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How do I get started using cooperative and collaborative groups?
What are the most effective small groups I can use for different learning objectives?
What are some challenges I might face?
How do I assess students' progress?
How can small-group projects involve parents and the community?
How can technology be used with cooperative and collaborative learning?

How do I assess students' progress?

Rubrics 1 created in the process of designing tasks can help you assess students' progress. These include clear directions regarding what is expected for high marks on a project. Assessment is built into the design of the questions and the group projects. Also, once you have created trusting collaborative groups you can incorporate peer assessments into your grading system.


For examples of rubrics, see the Inuit Peoples lesson plan and Water in Your Community: Drought! lesson plan in the "Demonstration" section. Also, here is a step-by-step formula for creating rubrics:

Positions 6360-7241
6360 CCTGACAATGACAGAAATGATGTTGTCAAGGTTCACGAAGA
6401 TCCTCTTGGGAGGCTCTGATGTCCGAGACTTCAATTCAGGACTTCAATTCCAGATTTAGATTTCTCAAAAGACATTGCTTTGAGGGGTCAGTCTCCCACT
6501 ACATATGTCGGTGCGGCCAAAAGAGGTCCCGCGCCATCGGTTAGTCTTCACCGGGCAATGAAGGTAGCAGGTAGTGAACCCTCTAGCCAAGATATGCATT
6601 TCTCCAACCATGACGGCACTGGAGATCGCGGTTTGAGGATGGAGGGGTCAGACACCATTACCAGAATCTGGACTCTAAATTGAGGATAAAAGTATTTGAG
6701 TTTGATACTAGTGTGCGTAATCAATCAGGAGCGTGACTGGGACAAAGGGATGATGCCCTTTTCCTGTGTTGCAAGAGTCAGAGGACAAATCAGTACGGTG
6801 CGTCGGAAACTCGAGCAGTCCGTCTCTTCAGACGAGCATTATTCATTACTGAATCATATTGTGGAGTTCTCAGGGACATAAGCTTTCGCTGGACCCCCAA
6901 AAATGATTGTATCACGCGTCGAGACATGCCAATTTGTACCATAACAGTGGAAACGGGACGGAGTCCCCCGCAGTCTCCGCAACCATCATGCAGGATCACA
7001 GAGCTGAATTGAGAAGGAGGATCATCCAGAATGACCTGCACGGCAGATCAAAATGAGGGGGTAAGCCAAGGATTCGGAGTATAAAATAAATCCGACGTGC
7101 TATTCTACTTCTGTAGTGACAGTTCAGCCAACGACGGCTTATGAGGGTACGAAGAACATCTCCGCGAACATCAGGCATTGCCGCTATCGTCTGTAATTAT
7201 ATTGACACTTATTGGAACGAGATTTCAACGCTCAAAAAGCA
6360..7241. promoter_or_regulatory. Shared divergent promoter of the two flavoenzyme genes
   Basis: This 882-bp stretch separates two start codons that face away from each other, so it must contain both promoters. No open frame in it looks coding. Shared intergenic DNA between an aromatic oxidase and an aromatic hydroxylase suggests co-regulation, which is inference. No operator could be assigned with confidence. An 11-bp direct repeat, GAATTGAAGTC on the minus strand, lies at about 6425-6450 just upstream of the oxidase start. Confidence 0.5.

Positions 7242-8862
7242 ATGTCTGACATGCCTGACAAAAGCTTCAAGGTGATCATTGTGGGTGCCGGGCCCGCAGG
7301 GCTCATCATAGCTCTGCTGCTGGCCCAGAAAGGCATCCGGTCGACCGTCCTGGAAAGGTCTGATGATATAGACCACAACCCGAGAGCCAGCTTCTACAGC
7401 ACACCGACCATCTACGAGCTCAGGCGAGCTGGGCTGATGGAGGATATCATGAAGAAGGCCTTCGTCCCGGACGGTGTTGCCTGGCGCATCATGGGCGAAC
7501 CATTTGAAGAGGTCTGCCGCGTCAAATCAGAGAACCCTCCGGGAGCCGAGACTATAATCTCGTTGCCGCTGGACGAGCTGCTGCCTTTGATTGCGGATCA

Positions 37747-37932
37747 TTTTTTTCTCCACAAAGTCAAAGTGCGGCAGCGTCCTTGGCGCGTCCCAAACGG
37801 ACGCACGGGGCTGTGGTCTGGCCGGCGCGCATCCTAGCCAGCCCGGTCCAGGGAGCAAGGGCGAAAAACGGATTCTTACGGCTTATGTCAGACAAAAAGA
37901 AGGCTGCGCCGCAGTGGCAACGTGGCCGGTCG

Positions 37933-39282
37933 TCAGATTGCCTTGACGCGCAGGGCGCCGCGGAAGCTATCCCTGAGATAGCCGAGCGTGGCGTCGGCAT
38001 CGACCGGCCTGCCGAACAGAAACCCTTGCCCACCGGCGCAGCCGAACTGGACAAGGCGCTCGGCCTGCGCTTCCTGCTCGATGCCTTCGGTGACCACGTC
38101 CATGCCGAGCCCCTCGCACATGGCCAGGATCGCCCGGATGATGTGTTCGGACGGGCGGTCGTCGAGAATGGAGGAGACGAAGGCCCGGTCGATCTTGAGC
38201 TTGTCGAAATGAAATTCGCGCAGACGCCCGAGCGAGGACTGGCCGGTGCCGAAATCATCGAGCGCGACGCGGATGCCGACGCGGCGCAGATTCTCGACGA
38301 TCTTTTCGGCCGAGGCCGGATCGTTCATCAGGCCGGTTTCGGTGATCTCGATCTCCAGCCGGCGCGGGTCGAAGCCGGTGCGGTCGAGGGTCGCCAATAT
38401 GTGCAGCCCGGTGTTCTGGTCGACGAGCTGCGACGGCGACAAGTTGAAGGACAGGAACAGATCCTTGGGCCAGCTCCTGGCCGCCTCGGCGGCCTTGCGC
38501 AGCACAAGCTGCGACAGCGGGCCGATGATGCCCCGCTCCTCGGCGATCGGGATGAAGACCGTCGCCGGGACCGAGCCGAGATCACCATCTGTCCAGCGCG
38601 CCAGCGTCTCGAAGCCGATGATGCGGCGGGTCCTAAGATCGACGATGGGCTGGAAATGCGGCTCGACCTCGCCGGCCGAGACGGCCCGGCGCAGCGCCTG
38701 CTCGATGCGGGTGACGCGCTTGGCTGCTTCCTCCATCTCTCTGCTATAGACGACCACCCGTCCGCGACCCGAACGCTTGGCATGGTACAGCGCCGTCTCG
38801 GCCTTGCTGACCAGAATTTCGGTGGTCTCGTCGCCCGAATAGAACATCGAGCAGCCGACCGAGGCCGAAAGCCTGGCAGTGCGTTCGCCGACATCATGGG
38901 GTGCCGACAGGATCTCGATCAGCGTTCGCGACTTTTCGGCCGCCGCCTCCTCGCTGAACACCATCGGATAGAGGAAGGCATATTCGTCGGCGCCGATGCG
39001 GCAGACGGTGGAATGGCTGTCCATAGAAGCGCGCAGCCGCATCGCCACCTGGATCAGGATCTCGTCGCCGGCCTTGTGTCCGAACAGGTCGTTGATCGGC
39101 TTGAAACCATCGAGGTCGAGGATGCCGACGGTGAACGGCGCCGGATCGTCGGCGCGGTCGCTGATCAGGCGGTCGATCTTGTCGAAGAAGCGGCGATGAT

. Determine how an "expert" would perform in the situation. List the knowledge, skills, or dispositions an "expert" might have.
. Examine work that students have completed to see the range of possible answers and responses.


Kindergarten teacher Michael Beason in Apoka, Florida, explains how just watching groups in action can be an assessment tool.

. Identify the observable differences between "excellent/expert" and "poor/novice" performance.
. Turn the "good" and "poor" performance into a range of possible performances.
. Try to assess students with the range of performances you identify.
. Revise criteria as needed.

Collaborative and cooperative learning can also lead to study guides that help students perform well on standardized or other tests in the subject areas they are studying.

You can also gather a great deal of insight about how well students are learning in their groups simply by watching them in action.

Workshop: Cooperative and Collaborative Learning
Explanation | Demonstration | Exploration | Implementation | Get Credit

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